Vail Daily column: A sense of place
The plane’s engines revved, we torpedoed down the runway, and we were airborne. Suddenly I was looking at all the familiar landmarks of my home from a whole new perspective. In fact, there was my neighborhood, and my house! The plane made a big turn, heading northeast, and we were looking south toward Castle Peak. The view from our kitchen window looks north to this unique lava capped mountain, so this seemed somehow exciting to have a sneak peek at the “other side of the mountain”.
The plane continued to rise and turn, and then we could see Holy Cross and Notch Mountain. The dam holding back Homestake Reservoir was also visible, and I could make out Homestake Valley and the Silver Bridge outside of Red Cliff. And yes, I know the bridge is green now, but once upon a time it was silver, and the locals still refer to it as the Silver Bridge.
As we flew further away from home, I recognized less of the landmarks. But my husband, a fifth generation Colorado native, was still calling out the landmarks. He pointed out Turquoise Lake, and Twin Lakes, as the plane turned south. And then further to the east, he recognized Eleven Mile Reservoir, and struggled to remember the name of the lake west of it. Finally the lakes and mountains were replaced by the sprawling city of Colorado Springs and its suburbs, and then the flat plains and clouds took over our field of view as we settled into the monotony of the flight.
We spent the week in Florida, and while I wasn’t conscious of it at first, as the week went on, I missed Colorado. I missed the green rolling hills, the cool evenings, the clear skies and the afternoon thunderstorms. I missed being able to drive with the windows open. But mostly, I missed the feel of home.
Sense of Place
I watch the national news each night, and I’m always struck by how people are so connected to their place, wherever it may be. When tragedy strikes, the people are always proud of where they live, and they come together as a community in ways that they probably couldn’t even imagine before the tragedy struck. You hear people say things like, “Such-and-such is our home, and we will rebuild.” This feeling of belonging to a specific piece of land, of having a home; this is what we call sense of place.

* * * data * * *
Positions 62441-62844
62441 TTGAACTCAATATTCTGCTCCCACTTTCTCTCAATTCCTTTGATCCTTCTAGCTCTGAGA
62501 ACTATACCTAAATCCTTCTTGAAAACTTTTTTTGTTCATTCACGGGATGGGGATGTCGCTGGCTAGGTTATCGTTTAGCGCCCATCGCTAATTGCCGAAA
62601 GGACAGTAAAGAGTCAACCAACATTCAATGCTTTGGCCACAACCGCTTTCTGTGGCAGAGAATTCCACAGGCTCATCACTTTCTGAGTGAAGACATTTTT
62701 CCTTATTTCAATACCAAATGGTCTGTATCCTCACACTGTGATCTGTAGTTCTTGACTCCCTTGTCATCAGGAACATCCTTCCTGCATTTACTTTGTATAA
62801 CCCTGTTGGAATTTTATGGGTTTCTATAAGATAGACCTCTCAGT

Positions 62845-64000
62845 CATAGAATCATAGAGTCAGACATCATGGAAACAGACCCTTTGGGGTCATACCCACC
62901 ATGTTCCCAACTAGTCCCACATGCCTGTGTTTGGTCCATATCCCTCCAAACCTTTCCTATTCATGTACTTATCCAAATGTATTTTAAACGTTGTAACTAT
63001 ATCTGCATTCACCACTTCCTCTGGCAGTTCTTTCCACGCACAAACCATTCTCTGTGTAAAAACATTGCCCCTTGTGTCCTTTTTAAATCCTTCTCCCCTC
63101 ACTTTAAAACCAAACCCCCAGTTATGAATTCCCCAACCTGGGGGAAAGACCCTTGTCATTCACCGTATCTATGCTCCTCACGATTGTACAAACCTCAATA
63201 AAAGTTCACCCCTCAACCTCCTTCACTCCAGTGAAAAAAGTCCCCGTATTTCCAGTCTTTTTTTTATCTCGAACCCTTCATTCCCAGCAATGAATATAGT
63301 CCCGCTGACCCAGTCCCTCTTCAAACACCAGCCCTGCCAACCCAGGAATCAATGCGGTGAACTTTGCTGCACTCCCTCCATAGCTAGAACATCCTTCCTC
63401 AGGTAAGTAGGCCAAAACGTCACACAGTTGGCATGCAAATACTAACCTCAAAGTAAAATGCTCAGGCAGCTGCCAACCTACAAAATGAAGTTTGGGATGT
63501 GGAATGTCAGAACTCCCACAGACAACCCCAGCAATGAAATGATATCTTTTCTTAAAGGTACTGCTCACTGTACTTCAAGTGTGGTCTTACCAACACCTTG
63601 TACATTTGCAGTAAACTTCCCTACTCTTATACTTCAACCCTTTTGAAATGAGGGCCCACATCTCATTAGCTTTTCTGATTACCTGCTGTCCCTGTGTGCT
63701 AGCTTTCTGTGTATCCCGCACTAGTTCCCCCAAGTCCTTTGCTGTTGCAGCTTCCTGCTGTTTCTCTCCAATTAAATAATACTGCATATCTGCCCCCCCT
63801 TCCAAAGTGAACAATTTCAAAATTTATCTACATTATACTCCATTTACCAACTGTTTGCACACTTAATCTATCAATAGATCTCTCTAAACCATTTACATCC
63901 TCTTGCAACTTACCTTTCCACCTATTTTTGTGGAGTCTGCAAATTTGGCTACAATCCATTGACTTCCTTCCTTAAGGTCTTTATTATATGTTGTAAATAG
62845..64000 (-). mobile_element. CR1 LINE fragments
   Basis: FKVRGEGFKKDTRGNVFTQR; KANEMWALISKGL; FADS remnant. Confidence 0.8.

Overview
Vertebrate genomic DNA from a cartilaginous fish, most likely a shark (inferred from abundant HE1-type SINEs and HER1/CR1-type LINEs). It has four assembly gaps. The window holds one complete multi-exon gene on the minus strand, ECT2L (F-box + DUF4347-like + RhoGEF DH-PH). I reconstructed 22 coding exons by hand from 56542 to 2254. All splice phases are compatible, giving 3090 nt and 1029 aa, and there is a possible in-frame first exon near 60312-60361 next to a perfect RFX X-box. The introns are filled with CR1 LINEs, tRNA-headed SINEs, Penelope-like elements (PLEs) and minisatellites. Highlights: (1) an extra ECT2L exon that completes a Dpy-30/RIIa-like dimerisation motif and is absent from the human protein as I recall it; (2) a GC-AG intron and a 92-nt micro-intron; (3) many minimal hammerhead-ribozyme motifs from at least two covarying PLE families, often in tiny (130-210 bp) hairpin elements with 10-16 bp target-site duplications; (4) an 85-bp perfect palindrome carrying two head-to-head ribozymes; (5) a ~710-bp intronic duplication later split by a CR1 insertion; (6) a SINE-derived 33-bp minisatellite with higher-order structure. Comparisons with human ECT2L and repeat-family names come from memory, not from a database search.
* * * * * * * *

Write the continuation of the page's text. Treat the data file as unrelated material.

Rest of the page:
The way that people love their homeland, wherever it may be, is a testament to the diversity of people that call our planet home. I drive across the plains of Nebraska or Kansas, and I wonder how people can live in such a flat, windswept land. And I wonder how people can survive in a big city like New York or L.A., where they are surrounded by a sea of cement and asphalt? But in all of these places, people survive and thrive even.
Problem of Misplaced People
Sense of place is not the kind of thing that can be taught, but it is learned. It is learned through experience in a place, and it is felt through connections that we can’t quite name. It’s one of those things that we don’t think about every day, and often we don’t really appreciate the place we live in until we are away from it. Or until something happens to it. I wonder, too, if some of the problems in our world are simply a problem of misplaced people. Maybe we’re all meant to be connected to a particular place. Some of us are just lucky enough to be born there, while the rest of us have to find home.
I think the famous Judy Garland said it best, as little ol’ Dorothy Gale from Kansas, “There’s no place like home.” And while I am clearly biased, I think we all agree that we live in one of the best, most beautiful places on earth. Wherever that may be.
Jaymee Squires is the director of graduate programs at Walking Mountains Science Center in Avon. If you see her today, then wish her a happy birthday!